Academic Day Seminars

ADS – Acute Asthma

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Some of my notes about acute asthma management (aka status asthmaticus):

PRAM score is composed of: O2 saturation on room air, air entry, wheezing, suprasternal indrawing, scalene contractions/retractions (seen on the neck).

Salbutamol:

  • MDI are at least as effective as nebulizers
    • No difference in hospital admissions, PEF, or FEV1 at 30 minutes
    • Shorter length of stay in ED with MDIs, less tachycardia, tremors with MDIs (33 mins less)
  • Number of puffs of salbutamol is controversial/not well established in the literature
    • At BCCH: <20 kg = 5 puffs ; >20 kg = 10 puffs (salbutamol 100 mcg/puff)

Salbutamol + Ipratropium

  • Only to be used in moderate-severe exacerbations:
    • Reduces hospital admissions (not shown in mild asthma exacerbations)
  • PK: ipratropium takes a bit longer to work and may have a slightly longer duration.
  • Admin multiple fixed-doses within 60-90 mins of presentation (for mod-severe); no benefit beyond this time frame

Corticosteroids

  • Reduces acute and chronic relapse rates, hospitalizations
  • NSS change in the use of beta-2 agonists, PFTs or adverse outcomes
  • PO and IM bioavailability of dexamethasone is similar – so no real reason to use IM unless patient is NPO.
  • Dex vs Pred:
    • No diff between pred vs dex in terms of relapse and hospital admissions
      • Less vomiting with dex (both in ED & at home)
      • Only need 1-3 days (depending on length of stay, etc.) of dex vs. 5 days of pred (= ease of administration)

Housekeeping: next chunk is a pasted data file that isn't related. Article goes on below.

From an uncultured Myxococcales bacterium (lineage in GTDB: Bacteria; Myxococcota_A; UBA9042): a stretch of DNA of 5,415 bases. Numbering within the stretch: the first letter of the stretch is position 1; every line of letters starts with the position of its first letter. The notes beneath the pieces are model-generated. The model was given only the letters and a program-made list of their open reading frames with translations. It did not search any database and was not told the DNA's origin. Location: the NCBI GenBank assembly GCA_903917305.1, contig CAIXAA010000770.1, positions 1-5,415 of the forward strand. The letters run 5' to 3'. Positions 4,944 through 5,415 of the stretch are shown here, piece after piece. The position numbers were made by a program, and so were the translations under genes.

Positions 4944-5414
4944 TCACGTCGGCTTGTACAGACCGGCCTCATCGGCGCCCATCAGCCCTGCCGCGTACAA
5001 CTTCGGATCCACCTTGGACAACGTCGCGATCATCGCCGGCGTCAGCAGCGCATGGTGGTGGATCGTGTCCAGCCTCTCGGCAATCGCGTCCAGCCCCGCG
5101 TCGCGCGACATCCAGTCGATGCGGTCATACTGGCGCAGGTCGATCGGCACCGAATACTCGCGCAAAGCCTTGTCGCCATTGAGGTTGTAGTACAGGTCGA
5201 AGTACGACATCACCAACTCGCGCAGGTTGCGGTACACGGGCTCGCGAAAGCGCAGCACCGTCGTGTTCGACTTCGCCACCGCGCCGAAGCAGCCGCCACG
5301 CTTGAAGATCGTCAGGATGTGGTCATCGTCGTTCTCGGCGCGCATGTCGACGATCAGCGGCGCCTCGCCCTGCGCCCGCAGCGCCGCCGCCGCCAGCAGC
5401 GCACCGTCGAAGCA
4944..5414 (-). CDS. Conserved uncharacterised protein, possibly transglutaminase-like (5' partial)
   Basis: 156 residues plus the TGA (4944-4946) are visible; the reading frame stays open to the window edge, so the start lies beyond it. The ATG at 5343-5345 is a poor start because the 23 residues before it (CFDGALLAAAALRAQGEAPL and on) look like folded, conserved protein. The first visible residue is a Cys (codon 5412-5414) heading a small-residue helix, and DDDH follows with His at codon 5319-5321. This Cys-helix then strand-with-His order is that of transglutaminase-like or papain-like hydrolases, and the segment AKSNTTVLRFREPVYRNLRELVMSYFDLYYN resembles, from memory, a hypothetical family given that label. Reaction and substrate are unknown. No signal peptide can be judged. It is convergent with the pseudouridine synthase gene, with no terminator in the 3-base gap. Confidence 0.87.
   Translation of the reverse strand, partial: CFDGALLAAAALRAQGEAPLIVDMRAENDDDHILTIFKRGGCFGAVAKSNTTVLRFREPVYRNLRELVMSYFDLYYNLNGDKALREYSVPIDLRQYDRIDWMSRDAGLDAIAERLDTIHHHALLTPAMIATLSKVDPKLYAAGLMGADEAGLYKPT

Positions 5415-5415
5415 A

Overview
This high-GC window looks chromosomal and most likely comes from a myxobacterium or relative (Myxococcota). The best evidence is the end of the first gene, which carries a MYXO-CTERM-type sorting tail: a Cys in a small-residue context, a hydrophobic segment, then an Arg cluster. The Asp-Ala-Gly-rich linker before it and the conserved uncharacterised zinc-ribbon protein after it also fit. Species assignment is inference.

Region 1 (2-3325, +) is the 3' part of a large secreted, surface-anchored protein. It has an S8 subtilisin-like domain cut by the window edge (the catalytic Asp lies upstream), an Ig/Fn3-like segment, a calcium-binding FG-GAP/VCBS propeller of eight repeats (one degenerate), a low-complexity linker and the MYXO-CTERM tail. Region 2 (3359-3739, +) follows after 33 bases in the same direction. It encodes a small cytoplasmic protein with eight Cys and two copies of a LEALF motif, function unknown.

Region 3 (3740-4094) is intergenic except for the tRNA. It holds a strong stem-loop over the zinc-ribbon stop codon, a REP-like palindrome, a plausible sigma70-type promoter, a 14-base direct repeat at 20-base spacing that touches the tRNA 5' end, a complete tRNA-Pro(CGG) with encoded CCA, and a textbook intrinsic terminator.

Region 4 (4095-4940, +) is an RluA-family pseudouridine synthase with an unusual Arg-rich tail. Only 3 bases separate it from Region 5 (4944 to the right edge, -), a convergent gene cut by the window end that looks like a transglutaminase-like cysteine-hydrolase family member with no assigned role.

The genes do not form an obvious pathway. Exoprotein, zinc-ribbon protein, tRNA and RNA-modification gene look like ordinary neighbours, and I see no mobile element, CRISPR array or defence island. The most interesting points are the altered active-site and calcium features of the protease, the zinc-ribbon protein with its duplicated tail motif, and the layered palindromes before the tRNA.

• Dex t1/2 = 36-54 hrs vs. pred t1/2 = 12-36 hrs
    • Give IV formulation orally (is 4 mg/mL vs. susp which is 1 mg/mL = ease of administration)
    • Max = 16 mg/dose

Magnesium Sulfate IV:

  • Dec. hospital admissions (benefit greatest in those w/ severe acute asthma), dec overall hospital LOS, +/- improved parameters of lung function
    • Studies used MgSO4 at 1 hour of ED visit (after 3 rounds of inhaled bronchodilator)
  • 25-75 mg/kg IV over 20 mins (BCCH uses 25-50 mg/kg IV over 20 mins)
  • 100 mg (for everyone) IV over 35 mins
  • Nebulized MgSO4 has found no significant outcomes to date. On-going MagNUM study at BCCH ED

Aminophylline

  • BCCH still uses this drug – even though its off of most of the guidelines
  • Improved lung function at 6 and 24 hrs and early symptom scores
  • No diff in PICU LOS
  • Inc emesis (RR ~2-6)
  • Monitoring:
    • 30 minutes post LD, 6 hours post start of an infusion
    • Target: 55-110 umol/L (5-15 mcg/mL)
    • Toxicity associated with emesis, diuresis, tachy, arrhythmias, seizures, sudden death

Ketamine (“special K”)

CNS
  • Stimulation CNS sympathetic outflow dec catecholamine reuptake)
  • Inc CBF
  • Hallucination, dreams
HEENT Inc IOP, nystagmus, corneal reflexes preserved
CV Myocardial depressant however CNS sympathetic outflow inc HR (20%) Inc SBP (25%)
RESP Dec RR (2-3 min), bronchodilation (direct relaxant)
GI Inc salivation
MSK Inc muscle tone
  • NSS for pulmonary index scores in rate of improvement at any time interval (0-2 hrs)
  • NSS between groups in improvement of hypoxia, tachypnea, tachycardia or BP
  • Not powered to detect diff between groups for LOS (either in ward, home or PICU)
  • No discontinuation because of ADRs
  • Children studies: no differences compared to placebo
    • Critique dosage –was it too low?
  • May be an appropriate agent to use in PICU pt who requires sedation for mech ventilation.

Salbutamol IV

  • 1 trial: Salb 15mcg/kg infusion x 10 minutes
  • Improvement of sx is questionable and challenging to generalize to our practice (since the study’s comparator was continuous neb salbutamol which is not used at BCCH ED)
  • Invasive and can cause tachycardia!
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